Given her downwind sail area of 46m2 (495ft2) you might think that she’d be a handful, especially for the crew, and yet the deck layout and control lines have been so well thought-out that she is no more difficult than my own RS400. In some ways she’s easier.
Her spinnaker chute is huge, making for easy hoists and drops using the single recovery line on a two patch arrangement on the kite. The halyard and drop line also deploy and retrieve the carbon bowsprit with ease.
Elsewhere her control line layout throughout is simple and well-executed with control lines that have minimum friction, are led to the right places and are easily accessible. A good example is her self-tacking jib, which includes a simple yet effective barber hauler to change gear in different sea states. Both her jib sheet and barber hauler control lines exit from one swivelling double jammer under the foredeck making them easy to adjust wherever you are.
Upwind she proved stiff and easy to get into the groove and while she likes to be hiked, the shaped side decks make this as easy and comfortable as could be expected.
One detail that does take a little while to get used to is the skiff-style mainsheet system that comes directly off the boom rather than through a cockpit floor-mounted jammer. As any 49er, 29er, or skiff sailor will tell you, there are good reasons why this system works and offers a more efficient way of trimming the mainsail. A floor mounting modification is available, but according to Bennett most crews switch back to boom mounting later.
When handling her ashore, her lifting keel, which is raised using the main halyard, means that she can be launched, recovered and trailed on a combi trailer.
She weighs just 260kg all up – the weight of a Wayfarer with someone sitting in it – making her pretty easy to move around on a decent surface and easy to tow with a normal saloon car. Alternatively, her single-point lift means she can be craned with ease.
Two decades of sportsboat activity has now helped to close the dinghy/keelboat gap and encourage more people to downsize and up-speed, but there is still the issue of the perceived athleticism that is required for anything that has toestraps rather than guardwires. Yet the reality is that you can easily sail this boat without having to hike like an Olympic Gold medallist.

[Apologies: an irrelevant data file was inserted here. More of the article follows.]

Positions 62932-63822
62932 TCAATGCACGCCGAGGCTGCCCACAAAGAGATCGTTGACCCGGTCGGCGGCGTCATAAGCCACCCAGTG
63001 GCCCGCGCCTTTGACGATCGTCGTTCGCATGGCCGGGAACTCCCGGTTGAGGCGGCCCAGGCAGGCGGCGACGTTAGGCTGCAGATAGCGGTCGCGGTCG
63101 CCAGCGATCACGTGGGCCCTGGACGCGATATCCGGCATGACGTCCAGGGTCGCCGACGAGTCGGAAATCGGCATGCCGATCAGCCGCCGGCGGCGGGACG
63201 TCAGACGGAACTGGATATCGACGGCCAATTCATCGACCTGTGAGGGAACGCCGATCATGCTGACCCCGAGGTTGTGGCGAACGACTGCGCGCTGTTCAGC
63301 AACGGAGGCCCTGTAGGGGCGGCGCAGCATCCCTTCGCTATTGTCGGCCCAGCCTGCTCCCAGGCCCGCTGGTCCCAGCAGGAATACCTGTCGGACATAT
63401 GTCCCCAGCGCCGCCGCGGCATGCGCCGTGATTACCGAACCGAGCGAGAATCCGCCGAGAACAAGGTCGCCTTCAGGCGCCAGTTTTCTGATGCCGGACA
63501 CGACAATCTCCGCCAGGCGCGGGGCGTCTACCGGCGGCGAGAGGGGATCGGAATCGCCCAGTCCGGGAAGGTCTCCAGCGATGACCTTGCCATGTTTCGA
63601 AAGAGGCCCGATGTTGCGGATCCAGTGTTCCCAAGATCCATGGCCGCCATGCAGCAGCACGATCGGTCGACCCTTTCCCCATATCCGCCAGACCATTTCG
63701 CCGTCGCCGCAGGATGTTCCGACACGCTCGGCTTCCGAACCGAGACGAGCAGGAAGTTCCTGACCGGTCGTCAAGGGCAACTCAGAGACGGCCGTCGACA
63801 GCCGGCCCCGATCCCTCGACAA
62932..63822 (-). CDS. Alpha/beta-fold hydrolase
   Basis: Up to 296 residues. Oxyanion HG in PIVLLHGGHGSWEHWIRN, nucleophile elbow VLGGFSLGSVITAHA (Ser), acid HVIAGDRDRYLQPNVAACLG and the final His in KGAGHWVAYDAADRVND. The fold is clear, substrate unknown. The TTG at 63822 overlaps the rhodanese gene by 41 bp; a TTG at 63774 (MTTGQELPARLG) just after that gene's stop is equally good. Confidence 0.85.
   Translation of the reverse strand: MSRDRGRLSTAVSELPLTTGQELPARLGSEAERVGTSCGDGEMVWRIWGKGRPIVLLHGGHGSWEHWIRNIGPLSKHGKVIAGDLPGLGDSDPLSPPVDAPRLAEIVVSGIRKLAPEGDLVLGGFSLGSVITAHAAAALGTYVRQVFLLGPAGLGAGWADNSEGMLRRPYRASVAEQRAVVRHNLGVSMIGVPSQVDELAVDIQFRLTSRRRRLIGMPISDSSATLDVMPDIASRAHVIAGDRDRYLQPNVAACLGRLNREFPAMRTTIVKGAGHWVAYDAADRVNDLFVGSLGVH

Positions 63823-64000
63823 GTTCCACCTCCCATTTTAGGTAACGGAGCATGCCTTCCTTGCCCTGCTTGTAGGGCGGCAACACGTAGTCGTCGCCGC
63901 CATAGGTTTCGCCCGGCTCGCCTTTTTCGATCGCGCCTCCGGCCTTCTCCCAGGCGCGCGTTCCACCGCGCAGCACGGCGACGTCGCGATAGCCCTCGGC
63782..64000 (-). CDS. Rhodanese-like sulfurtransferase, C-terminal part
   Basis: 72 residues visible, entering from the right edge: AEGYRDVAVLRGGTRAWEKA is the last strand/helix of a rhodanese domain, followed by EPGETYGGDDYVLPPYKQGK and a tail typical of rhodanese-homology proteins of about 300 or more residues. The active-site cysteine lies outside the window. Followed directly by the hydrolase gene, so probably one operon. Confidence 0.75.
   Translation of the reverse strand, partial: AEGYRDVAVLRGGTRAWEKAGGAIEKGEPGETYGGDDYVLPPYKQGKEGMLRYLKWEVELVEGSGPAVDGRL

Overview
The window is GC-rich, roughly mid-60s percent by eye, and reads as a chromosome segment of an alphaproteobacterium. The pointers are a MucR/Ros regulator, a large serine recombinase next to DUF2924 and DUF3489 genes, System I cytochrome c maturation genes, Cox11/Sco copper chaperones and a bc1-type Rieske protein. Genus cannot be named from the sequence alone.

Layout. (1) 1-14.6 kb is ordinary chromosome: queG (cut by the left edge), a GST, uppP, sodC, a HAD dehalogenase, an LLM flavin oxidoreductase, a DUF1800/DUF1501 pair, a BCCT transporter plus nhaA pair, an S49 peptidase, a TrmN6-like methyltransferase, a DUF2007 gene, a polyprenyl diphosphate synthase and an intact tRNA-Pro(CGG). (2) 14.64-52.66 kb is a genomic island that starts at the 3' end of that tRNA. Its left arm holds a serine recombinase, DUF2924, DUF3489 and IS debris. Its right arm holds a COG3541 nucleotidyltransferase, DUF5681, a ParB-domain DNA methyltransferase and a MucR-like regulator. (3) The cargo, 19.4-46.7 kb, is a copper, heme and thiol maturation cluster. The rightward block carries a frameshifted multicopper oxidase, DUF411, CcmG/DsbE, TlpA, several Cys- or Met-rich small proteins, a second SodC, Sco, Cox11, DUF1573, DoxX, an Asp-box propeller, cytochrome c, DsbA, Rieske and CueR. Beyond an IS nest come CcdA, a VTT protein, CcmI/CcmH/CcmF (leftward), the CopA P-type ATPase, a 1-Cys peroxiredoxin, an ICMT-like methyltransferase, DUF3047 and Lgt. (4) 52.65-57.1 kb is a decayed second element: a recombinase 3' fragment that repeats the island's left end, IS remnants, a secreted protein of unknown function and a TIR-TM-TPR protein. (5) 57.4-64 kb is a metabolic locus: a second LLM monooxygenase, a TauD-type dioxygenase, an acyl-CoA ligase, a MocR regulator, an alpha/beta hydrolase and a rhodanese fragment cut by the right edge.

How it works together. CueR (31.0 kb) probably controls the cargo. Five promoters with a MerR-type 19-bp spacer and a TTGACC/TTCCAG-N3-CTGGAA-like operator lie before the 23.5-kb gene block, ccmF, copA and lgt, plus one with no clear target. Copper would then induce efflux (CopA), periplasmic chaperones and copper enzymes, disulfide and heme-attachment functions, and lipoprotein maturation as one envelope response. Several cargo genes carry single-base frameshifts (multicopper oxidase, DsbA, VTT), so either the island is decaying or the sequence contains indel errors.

While she was new to the UK and Europe in 2014, the first boat was launched in the USA two years ago and around 100 have already been built to the strict one-design rules.
So for all those facing the wrong way or leaning up against a cold steel rail on the side deck, it really is time to turn around, slip your feet under the toestraps, sheet in and send the VX One downwind. Within minutes you’ll be driving like you’re in the getaway car and grinning from ear to ear.
The simple, uncluttered cockpit of the VX One has been well thought-out. For example, water is shipped through chute drains straight out of the transom. The boom-mounted mainsheet takes a little getting used to
The self-tacking jib also has a single-line barber hauler, which allows the sheeting angle to be changed easily while under way (seen just under the car)
Simple control line layout: red jib sheet and barber hauler, blue kite hoist and pole deployment, yellow kicker. Having controls here keeps the rest of the boat clear
The upside-down kicker strut (Gnav) keeps the forward area of cockpit clear. Single-spreader carbon mast
A huge spinnaker chute opening makes for easy hoists and drops. The jib has a roller furler
Simple hand adjustments for V1 and D1 shrouds. Lowers are also included to support the mast at Gnav height
LOA 5.79m/19ft 0in
Beam 2.20m/7ft 3in
Draught 2.11m/6ft 11in
Typical crew weight 135 -250kg/297-550lb 2-3 crew
Price £20,408 ex VAT, inc sails, covers and combi road trailer/landing trolley
Designed by: Brian Bennett
Built by: Ovington Boats (UK) Mackay (New Zealand)
This is an extract from a feature in Yachting World March 2015 issue